Cook also argues that back pay is necessary to make him whole. If the terms of the settlement were violated, then this might be true. But neither the records nor the briefs demonstrate a violation. The district court denied that the City was in violation of the settlement agreement on three separate occasions, and has never ruled in his favor. This strongly suggests that the City was in compliance with the settlements. Cook does not offer any substantive argument that the district judge erred.


Following the settlement and dismissal, Cook retained only a state contract claim for any violation of the settlement. Thus, there is no reason for this court to grant Cook back pay.


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In Johnston v. Jago, 691 F.2d 283 (6th Cir. 1982), this court adopted the test of Nadeau v. Helgemoe, 581 F.2d 275 (1st Cir. 1978), for the awarding of attorneys fees, which requires a causal link between a civil action and the relief achieved as a prerequisite. Although Johnston was a Sec. 1988 case, we suggested in Johnston that the same standard should apply in a Title VII case. Id. at 287.


In the present case, the record does not demonstrate a causal link between the civil action and the relief achieved. The record strongly suggests that Cook's return to lay-off status on October 7, 1982, was a result of the settlement of his complaint before the Ohio Civil Rights Commission. In his complaint in district court, Cook asked for declaratory judgment, with a preliminary and permanent injunction based upon racial and age discrimination; reinstatement; back pay; class action remedies for those similarly situated, and that the City maintain certain records. None of this relief was granted. The settlement of his federal complaint required only that he be put on lay-off status, and paid attorneys fees of $1,000. At best, Cook prevailed on one issue: reinstatement. Even on the reinstatement issue, he has not shown that the settlement of his law suit gained him anything he lacked, as the City had already agreed to reinstate him to lay-off status. Furthermore, any success in that effort was conclusively compensated by the $1,000 fee paid under the settlement. See Jennings v. Metropolitan Government of Nashville, 715 F.2d 1111 (6th Cir. 1983); Toth v. UAW, 743 F.2d 398 (6th Cir. 1984).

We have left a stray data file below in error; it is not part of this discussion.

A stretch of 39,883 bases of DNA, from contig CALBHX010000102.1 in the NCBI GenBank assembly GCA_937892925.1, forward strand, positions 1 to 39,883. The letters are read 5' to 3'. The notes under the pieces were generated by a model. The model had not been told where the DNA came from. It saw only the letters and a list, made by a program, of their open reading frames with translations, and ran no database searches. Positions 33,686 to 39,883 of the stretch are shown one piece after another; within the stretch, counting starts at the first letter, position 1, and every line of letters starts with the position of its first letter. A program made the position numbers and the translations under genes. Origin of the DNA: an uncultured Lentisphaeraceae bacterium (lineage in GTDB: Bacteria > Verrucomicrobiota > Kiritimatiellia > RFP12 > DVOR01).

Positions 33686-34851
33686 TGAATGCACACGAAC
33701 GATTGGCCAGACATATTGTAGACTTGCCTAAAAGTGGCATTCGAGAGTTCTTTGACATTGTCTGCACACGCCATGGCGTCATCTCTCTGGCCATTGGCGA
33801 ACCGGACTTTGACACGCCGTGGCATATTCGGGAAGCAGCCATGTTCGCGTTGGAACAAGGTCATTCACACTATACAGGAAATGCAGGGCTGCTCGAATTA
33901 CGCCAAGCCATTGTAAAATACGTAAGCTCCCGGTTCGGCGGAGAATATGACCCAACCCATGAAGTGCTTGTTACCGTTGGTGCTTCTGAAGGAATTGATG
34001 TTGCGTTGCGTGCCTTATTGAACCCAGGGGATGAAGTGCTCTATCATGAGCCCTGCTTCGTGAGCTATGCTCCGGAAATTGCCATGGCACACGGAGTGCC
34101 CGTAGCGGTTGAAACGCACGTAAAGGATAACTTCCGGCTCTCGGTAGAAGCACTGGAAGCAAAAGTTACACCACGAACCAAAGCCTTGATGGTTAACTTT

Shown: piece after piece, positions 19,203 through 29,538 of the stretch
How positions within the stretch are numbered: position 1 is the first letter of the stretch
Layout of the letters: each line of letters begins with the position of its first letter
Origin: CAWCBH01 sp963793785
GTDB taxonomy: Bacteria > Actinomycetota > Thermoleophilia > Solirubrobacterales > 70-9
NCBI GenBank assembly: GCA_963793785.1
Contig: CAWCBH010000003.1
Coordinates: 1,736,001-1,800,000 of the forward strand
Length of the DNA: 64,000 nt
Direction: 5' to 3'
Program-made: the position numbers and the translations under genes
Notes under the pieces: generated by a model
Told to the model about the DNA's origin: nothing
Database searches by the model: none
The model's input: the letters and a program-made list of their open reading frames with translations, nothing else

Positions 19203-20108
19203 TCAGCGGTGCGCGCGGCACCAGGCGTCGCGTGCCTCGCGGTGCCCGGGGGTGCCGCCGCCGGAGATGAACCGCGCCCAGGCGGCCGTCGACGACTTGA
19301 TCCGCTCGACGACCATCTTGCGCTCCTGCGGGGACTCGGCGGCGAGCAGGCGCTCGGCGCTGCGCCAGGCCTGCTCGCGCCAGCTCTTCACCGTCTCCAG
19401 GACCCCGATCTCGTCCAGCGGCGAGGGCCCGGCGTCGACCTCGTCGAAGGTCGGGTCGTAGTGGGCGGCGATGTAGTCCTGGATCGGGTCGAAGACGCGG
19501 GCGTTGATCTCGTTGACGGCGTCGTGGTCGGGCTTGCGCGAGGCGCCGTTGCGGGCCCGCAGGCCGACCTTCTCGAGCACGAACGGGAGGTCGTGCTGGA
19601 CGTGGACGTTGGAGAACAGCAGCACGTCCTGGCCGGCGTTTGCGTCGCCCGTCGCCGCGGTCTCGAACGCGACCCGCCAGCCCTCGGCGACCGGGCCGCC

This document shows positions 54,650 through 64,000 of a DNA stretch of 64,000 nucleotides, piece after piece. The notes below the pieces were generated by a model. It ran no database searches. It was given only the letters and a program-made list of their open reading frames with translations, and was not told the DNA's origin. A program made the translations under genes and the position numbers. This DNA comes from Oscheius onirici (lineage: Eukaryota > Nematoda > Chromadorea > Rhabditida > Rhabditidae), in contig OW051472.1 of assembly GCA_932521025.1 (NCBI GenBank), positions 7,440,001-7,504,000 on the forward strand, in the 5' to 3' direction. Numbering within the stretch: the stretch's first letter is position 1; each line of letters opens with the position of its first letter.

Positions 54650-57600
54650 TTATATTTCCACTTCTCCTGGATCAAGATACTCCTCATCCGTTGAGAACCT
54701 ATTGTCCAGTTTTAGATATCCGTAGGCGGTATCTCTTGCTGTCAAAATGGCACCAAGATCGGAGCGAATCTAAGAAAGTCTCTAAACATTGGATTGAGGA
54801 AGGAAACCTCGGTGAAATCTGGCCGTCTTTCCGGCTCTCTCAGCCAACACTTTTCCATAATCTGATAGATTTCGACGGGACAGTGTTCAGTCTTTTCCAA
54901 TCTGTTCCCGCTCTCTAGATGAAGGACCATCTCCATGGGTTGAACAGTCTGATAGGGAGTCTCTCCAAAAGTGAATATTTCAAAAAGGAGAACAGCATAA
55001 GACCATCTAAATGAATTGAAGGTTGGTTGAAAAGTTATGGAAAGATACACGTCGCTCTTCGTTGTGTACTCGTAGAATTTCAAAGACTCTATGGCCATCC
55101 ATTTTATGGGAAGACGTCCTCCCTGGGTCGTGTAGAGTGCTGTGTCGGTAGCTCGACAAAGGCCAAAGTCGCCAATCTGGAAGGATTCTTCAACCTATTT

Thus, Cook has not carried his burden of proof under Johnston. He has failed to demonstrate that he was deprived of anything to which he was entitled. The decisions of the district court denying him back pay and attorneys fees are AFFIRMED.


The Honorable George E. Woods, United States District Judge for the Eastern District of Michigan, sitting by designation


Despite all these proceedings, the record does not indicate that the district court ever revived Cook's cause of action following the May 1983 dismissal with prejudice. Although the record is not entirely clear, if the district court did not revive Cook's cause of action, then this court cannot have jurisdiction. The district judge's final instructions were to inform him if Cook were not reinstated. This does not necessarily indicate that Cook's cause of action was revived. Although Cook might have a state contract claim for any violation of the settlement, he did not argue such a theory before the district court or this court